SOME OF THE MOST POPULAR STREET FOODS OF NEPAL ARE:
The momos(mo:mo:) are the most popular snack in Nepal, and can be found in small eateries or street stalls a bit everywhere along Kathmandu streets. This small dumpling is made from wheat flour, filled with meat, paneer or vegetables, is one of the most popular snacks but is also common as a meal.
Chatpate is a popular Nepali snack that is quick and easy to make. You can find vendors in the streets mixing up the delicious snack and selling it on the spot. The tangy spicy food tastes great when every ingredient is blended in balance.
These deep-fry rings, made from rice flour, are a very popular Nepali breakfast; are made and sold usually during the morning in small shops on the roadside. They are a bit sweet and get crispy just after being made, which make them irresistible, but heavy for a delicate stomach.
Apparently originated from the Middle East, the samosa is, without a doubt, a symbol of India gastronomy, especially in term of snacks, and is spread all over the country, as also in neighbouring countries. Nepal didn’t escape to the samosa invasion and this snack is easy to find in the small restaurants and street stalls.
Another popular Indian snack that is easy to find in Kathmandu is the samosa chaat, usually from lunchtime until evening. This snack is made with a samosa broken into pieces, and topped with onion, tomato, yellow peas dal, fresh coriander and curd (sweet yoghurt) and seasoned with cumin powder, chilli powder and Himalayan salt..and a few drops of lime.
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It consists of a round, hollow puri, fried crisp and filled with a mixture of flavoured water (commonly known as imli pani), tamarind chutney, chilli, chaat masala, potato, onion or chickpeas.
Locals will often refer to the dish as the Nepali pizza but it could well be labelled a taco given that Chatamaris are generally folded and served with fillings. However, what sets the Chatamari apart from pizzas and tacos are the distinct Nepali spices used and the crepe which is made using rice flour.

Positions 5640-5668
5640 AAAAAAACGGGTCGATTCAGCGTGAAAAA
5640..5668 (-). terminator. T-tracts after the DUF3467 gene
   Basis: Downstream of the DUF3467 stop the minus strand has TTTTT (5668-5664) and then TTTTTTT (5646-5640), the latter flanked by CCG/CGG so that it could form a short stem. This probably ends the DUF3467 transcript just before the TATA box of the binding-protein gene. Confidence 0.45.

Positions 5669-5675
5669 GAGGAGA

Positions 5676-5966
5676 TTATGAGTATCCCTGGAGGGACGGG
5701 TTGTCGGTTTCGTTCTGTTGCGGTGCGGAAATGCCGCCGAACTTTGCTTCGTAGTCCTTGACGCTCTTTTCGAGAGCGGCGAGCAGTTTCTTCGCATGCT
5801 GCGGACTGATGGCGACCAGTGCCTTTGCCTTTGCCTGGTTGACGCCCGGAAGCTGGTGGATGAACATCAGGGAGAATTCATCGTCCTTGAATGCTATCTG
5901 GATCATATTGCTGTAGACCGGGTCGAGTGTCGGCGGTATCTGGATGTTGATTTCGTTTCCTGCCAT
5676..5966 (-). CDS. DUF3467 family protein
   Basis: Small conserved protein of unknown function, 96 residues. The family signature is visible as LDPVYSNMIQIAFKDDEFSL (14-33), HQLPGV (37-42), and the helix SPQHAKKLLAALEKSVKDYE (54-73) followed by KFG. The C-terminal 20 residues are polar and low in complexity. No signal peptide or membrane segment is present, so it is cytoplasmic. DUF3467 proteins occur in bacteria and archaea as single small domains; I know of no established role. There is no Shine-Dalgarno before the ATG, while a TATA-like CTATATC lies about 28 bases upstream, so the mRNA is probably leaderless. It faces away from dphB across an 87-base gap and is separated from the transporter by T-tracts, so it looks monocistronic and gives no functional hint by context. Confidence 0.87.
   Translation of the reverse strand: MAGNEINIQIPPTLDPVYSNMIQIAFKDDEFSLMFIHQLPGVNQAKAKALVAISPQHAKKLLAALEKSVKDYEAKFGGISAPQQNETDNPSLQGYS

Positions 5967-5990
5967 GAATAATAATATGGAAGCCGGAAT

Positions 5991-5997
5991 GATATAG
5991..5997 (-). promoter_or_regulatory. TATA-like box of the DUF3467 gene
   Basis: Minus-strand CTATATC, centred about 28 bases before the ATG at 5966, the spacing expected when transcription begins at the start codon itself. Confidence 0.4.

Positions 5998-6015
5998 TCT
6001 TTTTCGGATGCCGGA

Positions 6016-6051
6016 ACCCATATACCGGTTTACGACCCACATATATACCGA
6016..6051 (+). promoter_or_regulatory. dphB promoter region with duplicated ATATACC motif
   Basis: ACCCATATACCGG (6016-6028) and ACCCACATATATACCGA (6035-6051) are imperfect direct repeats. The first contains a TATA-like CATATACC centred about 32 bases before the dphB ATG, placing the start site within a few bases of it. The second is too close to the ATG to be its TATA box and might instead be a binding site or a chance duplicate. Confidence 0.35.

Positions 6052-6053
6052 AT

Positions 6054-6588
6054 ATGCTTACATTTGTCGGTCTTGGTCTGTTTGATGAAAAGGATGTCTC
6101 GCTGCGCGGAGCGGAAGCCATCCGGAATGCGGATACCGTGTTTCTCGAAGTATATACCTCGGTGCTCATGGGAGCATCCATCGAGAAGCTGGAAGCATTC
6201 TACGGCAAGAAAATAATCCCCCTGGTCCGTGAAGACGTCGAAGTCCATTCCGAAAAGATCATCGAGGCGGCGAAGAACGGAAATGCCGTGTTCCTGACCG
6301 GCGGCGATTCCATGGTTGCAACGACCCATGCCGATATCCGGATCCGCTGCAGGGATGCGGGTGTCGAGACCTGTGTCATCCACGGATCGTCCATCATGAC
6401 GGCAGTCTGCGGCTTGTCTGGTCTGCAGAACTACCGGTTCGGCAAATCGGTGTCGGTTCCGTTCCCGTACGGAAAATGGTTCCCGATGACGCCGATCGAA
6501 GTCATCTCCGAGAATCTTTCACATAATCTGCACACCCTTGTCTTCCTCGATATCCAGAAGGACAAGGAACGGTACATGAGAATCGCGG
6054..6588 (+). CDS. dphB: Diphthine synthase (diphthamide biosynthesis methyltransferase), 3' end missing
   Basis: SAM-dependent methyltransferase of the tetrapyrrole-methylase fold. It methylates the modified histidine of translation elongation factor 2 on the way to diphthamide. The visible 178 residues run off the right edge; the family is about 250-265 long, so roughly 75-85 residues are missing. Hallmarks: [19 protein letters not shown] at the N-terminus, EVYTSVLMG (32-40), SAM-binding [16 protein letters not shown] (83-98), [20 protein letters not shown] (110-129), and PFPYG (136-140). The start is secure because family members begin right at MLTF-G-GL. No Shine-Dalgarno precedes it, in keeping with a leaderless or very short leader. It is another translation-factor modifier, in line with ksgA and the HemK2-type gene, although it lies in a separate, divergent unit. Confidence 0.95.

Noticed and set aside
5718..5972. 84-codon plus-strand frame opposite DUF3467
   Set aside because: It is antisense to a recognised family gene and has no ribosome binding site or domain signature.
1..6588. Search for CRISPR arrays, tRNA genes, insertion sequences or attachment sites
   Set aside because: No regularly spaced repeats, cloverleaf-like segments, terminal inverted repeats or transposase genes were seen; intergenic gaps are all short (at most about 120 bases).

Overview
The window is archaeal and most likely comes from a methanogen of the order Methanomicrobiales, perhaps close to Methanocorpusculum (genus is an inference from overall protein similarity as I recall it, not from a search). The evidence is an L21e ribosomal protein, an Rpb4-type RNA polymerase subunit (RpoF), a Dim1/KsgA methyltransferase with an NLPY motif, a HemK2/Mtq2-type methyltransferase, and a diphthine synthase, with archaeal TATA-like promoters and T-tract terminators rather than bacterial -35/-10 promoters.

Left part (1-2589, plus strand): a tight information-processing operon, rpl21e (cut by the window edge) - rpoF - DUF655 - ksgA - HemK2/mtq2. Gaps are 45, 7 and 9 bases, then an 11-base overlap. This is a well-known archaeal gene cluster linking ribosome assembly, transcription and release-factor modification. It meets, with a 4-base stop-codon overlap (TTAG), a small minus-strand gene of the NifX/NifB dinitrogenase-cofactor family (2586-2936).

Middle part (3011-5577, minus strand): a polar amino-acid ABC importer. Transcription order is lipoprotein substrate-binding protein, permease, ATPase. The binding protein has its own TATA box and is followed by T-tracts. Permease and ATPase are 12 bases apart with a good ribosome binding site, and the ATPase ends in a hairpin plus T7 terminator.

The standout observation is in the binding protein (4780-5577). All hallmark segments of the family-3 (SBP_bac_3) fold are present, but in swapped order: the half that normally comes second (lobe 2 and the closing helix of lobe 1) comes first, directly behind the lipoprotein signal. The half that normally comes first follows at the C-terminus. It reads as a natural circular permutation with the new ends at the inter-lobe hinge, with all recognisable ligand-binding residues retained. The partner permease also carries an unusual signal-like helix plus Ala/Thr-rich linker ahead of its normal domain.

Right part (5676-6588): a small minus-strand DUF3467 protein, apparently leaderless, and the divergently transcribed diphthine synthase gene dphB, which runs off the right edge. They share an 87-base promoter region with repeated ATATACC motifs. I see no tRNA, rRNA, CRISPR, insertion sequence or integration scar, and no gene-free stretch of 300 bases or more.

Peas, beans, corn, chickpeas… all roasted and seasoned in a different way, usually with a salty and hot mix of species. These snacks are always sold by hawkers and can be found a bit everywhere along the streets.
Perhaps the most well-known Newari dish, the humble choila goes best with the potent Aila (Newari homemade liquor). Choila is essentially is a spiced up and neatly grilled buffalo meat, and just like the Chatamari, you can find the best ones in Newari Khaja Ghars. To eat Choila like the locals one must order Chmura (beaten rice) as a side dish – this combo rarely goes wrong and your jaws will enjoy grinding the choila and cheura together.
The next meat dish on this list is the Nepali bbq meat, also known as the Sekuwa. If you’re a beer lover then you have to try a chilled one with a plate of Sekuwa. While mutton is the preferred meat of choice, you will also find buffalo and chicken sekuwa served in many of the stalls. What makes the Nepali Sekuwa special is the unique combination of herbs and spices, and we’ll go out on a limb here by saying that kebabs ain’t got nothing on Sekuwas!
A drink blend of yoghurt, water, spices and sometimes fruits, sweetened and chill with ice is quite popular in Nepal.
#Curd (Juju Dhau)
This is a rich and thick yoghurt, usually with sugar that traditionally was made in a clay pot. Nowadays is possible to find curd in many places along the city, but the traditional one from Newari region, called Juju Dhau (king yoghurt), made in clay pots are not so common.
#Nepali doughnuts (doughnuts)
Almost so popular as the sel roti, the Nepali version of doughnuts is everywhere, from bakeries to small eateries. This deep-fry dough with the shape of a ring can be eaten plain or stuffed with cream.
This is Part 1 to a series of street food from around the world.
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